29.9 ± 7.6
p = .717
19.2 ± 6.9
19.6 ± 7.14
p = .742
27.79 ± 13.2
26.7 ± 9.8
p = .575
18.7 ± 10.3
*29.6 ± 14.7
p = .024
14 ± 7.2
21.4 ± 18.5
p = .079
14.9 ± 5.5
*25.4 ± 10.2
p = .011
19.2 ± 11.9
*23.9 ± 11.9
p = .0069
Replacing an exercise bench for a Swiss ball can increase muscle activity however, the effect is both task and muscle dependent. The triceps and rectus abdominis were the two muscles most affected by the addition of an unstable surface. The pectoralis major muscle – the primary mover – was not influenced by the addition of the Swiss ball during any push up variation.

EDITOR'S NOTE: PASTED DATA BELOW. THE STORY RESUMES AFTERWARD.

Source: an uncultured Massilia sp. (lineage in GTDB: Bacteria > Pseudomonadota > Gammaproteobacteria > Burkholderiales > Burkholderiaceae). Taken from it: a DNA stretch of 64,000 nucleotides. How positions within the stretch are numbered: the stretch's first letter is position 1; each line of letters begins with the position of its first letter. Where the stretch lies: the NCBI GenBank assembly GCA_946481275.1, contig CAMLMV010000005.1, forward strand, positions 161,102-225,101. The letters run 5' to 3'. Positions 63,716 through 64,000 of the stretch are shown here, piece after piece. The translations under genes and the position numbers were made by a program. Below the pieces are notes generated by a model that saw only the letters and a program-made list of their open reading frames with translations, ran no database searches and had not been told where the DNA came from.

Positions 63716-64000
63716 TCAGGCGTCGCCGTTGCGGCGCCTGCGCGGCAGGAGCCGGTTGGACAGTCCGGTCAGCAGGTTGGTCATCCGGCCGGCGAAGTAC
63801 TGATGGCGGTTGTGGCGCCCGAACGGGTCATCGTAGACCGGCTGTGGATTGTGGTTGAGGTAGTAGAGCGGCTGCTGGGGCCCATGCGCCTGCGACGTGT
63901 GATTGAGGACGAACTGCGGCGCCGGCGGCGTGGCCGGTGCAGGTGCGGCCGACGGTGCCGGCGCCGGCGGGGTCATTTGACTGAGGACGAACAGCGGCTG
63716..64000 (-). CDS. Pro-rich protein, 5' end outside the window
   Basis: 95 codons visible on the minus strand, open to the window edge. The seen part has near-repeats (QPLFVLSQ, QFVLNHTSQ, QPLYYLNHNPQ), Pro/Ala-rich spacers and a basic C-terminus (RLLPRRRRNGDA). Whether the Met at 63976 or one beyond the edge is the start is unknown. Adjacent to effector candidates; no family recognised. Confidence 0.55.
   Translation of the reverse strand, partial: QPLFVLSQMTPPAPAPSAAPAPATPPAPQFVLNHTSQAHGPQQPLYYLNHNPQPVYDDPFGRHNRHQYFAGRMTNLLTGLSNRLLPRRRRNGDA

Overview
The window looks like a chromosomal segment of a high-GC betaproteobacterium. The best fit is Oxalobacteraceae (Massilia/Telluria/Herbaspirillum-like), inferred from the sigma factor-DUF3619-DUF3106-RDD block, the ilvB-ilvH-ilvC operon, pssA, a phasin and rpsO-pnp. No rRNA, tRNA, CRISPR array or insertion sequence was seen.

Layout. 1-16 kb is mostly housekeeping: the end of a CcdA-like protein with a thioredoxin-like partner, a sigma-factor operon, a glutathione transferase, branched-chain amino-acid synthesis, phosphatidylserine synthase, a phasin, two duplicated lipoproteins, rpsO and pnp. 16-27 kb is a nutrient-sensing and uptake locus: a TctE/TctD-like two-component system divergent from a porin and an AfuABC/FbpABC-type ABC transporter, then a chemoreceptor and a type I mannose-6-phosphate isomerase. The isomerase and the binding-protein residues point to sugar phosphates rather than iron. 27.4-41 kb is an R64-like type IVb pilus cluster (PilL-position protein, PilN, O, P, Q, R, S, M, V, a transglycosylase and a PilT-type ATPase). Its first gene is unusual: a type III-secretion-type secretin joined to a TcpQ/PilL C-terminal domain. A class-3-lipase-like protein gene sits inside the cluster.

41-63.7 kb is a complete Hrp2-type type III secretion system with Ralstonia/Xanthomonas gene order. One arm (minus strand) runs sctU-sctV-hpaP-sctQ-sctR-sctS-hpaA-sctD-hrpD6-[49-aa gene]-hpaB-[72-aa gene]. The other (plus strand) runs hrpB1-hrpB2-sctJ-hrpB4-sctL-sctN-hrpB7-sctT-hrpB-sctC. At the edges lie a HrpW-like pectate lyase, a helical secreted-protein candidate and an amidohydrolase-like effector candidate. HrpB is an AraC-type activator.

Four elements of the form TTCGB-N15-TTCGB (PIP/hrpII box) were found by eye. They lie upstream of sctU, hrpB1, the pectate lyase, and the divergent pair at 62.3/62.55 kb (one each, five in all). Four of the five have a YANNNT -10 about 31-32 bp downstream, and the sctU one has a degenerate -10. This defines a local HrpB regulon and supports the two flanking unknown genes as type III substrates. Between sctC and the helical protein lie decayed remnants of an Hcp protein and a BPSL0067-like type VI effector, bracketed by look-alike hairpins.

It is not possible to conclude that surface instability automatically results in increases in muscle activity. Merely adding an unstable surface is insufficient to influence all muscles. Of note is that placing the feet on the unstable surface resulted in no changes in muscle activity in all of the muscles studied. Our findings suggest that the unstable surface needs to be under the hands in order to result in an assumed destabilization effect and a subsequent increase in muscle activity during push up variations. It also appears that the further the distance the centre of mass is above the base of support (when unstable) can also influence the trunk muscle activity. While we did not measure the position of the centre of mass in this study we believe it is safe to assume that the centre of mass of the subject is higher relative to the Swiss ball when the hands are on the Swiss ball than when the feet are on the Swiss ball considering that the feet are the highest body part during the push up when the feet are on the Swiss ball. A different result may occur if the feet are placed on the Swiss ball and the hands are on a bench of equal height to the Swiss ball. This vertical distance from the Swiss ball may be an important factor in determining which exercises will see changes in myoelectric activity with the addition of a Swiss ball. Of interest was the finding that the external oblique was not influenced by the Swiss ball during the standard push up; however, when the participants performed the push up plus which finds the arms extended and the participant's chest farther away from the Swiss ball the external oblique showed greater activity during the unstable condition. We assume in our study that the centre of mass is higher during the push up plus with the arms extended than during the push up exercise that saw the elbows flex and extend with no scapular protraction at the top of the push up. The finding that the distance between chest and hands on a Swiss ball influences trunk muscle activity has previously been reported by Marshall and Murphy  during bridging/front support exercises.